Just like chocolate, coffee comes from a seed. The seeds are encased in a beautiful, mouthwatering, cherry-like fruit called the coffee cherry, which is actually inedible. This fruit doesn't grow on trees like most of the foods on this list but on a bush! The seeds are extracted from the fruit, with the fruit discarded, then dried, roasted and enjoyed!

Nutmeg

Image Credits: Unsplash/Ian Yeo

Image Credits: Unsplash/Ian Yeo

Most only know nutmeg as the powder sold in supermarkets and have never seen it in its true form. This is one of the spices that absolutely looks unworldly! The fruit itself looks like any fruit out there, but once opened, a red aril is seen covering the nutmeg seed, which when dried, becomes one with the seed. Nutmeg is a spice that is used sparingly for its lethargic effects. 

Rosemary

Image Credits: Unsplash/Paul Hanaoka

Image Credits: Unsplash/Paul Hanaoka

Rosemary is a flavoring agent that is used very often in cooking. People prefer it over others because of its fresh aroma and the ease of use. This plant is one of the easiest to grow, yet not many know of it because of the way it looks. Passing by, people would think the rosemary plant is just a random bush. The tricky thing about rosemary is that you can only pick and use the new growth of the plant, as the old-growth immediately turns into a wood-like texture.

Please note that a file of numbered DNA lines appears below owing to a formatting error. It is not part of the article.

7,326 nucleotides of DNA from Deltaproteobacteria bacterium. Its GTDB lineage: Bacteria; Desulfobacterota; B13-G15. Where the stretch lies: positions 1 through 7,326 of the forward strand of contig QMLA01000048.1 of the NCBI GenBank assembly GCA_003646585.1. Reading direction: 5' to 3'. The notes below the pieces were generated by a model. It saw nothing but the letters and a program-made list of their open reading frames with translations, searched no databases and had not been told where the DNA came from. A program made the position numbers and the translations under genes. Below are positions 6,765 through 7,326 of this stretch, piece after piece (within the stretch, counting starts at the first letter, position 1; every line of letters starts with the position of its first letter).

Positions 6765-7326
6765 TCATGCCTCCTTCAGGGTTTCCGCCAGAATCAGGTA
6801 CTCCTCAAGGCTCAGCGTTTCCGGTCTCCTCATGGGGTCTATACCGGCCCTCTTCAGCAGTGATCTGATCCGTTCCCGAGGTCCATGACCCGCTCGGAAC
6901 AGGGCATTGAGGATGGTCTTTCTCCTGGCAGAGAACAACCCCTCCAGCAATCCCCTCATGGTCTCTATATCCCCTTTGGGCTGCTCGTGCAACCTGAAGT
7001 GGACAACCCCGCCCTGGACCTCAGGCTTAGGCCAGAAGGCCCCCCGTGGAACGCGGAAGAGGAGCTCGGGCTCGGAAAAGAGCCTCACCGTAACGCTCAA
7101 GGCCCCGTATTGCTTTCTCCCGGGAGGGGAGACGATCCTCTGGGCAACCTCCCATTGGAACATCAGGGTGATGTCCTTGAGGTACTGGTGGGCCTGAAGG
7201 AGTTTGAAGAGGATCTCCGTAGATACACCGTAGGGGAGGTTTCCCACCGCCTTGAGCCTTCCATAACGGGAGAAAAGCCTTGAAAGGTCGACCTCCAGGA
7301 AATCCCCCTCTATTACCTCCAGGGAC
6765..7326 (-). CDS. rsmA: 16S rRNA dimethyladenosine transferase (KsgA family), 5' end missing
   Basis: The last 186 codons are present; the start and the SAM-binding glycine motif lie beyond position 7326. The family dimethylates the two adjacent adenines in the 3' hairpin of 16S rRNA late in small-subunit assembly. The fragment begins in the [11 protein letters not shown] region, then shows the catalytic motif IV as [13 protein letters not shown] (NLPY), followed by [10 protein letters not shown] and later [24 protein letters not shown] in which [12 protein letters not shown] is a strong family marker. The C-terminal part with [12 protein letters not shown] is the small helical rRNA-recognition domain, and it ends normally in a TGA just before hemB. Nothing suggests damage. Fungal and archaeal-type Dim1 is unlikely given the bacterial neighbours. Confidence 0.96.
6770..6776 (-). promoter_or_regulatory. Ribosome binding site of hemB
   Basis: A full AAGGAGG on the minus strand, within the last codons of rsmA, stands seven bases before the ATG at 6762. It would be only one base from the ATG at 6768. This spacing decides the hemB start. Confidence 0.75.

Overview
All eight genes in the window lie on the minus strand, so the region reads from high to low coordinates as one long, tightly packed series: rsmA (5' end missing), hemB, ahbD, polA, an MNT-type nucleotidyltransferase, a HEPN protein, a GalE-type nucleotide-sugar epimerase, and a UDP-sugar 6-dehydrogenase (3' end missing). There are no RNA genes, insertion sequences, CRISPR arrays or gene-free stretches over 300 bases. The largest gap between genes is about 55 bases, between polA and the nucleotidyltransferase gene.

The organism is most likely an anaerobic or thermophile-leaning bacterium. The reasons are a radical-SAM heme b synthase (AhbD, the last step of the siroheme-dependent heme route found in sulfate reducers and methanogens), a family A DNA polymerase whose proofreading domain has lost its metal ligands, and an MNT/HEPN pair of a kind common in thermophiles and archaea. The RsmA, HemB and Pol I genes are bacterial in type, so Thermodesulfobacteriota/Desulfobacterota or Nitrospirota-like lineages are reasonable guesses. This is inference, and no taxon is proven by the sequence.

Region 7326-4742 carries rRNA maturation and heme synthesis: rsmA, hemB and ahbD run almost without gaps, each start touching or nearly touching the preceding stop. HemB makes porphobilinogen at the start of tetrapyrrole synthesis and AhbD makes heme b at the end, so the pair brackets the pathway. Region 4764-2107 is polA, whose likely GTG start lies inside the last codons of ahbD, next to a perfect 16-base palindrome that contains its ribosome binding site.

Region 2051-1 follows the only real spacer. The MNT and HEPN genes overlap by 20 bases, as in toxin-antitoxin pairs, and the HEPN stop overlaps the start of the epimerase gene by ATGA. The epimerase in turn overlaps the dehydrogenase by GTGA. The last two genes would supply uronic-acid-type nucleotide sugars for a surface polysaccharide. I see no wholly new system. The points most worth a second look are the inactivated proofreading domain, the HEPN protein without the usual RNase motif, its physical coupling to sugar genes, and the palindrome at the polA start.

Mustard

Image Credits: Wikipedia/Mustard

Image Credits: Wikipedia/Mustard

Mustard grows on flowers in large bunches like mint. The seeds on the inside of the mustard flower are what we use in our cooking, and as the condiment we all know and love. Mustard seeds are extracted from the middle of the flower, dried and grounded into a paste. Many chefs use the dried seeds in their cooking as they are, giving their food a robust, sour, and earthy taste. 

Garlic

Image Credits: Gardenerspat

Image Credits: Gardenerspat

Like onions, garlic grows in the ground. One of the most used spices and flavoring agents on the planet, this plant is picked from the ground, then dried up. Most cultures braid the roots that stick out of the ground and let it dry before using the garlic, but other cultures actually use the root the same way green onions are used. It is said they are much more pungent and flavourful. 

Turmeric 

Image Credits: Unsplash/Foodism360

Image Credits: Unsplash/Foodism360

Tumeric looks almost identical to ginger, both spices used often in Asian and Indian cooking. This spice grows underground, then picked like a potato. What makes this spice unique is the earthy, intense taste and bright yellow color! Tumeric is turned into the yellow powder we know by grating the skin, drying and then grounding.

Sumac

Image Credits: Wikipedia/Sumac

Image Credits: Wikipedia/Sumac

Sumac is not a very well known spice, as it is usually found in the middle east. This spice is used as a natural replacement to salt for it's delicious, almost lemon-like taste. The sumac berries grow on the sumac trees which grow like large weeds deep into the woods, which are then picked and ground into a powder to give your dishes a beautiful, new taste. 

Now that you know more about how your spices and flavoring agents are grown, you are able to appreciate them and the work that goes into them more. So many of these spices are beautiful fruits and flowers that get you thinking about how people managed to come up with the idea to use them. Which of these was the most shocking? 

Sources: Morning Chores, Sweet and Savory, Wikipedia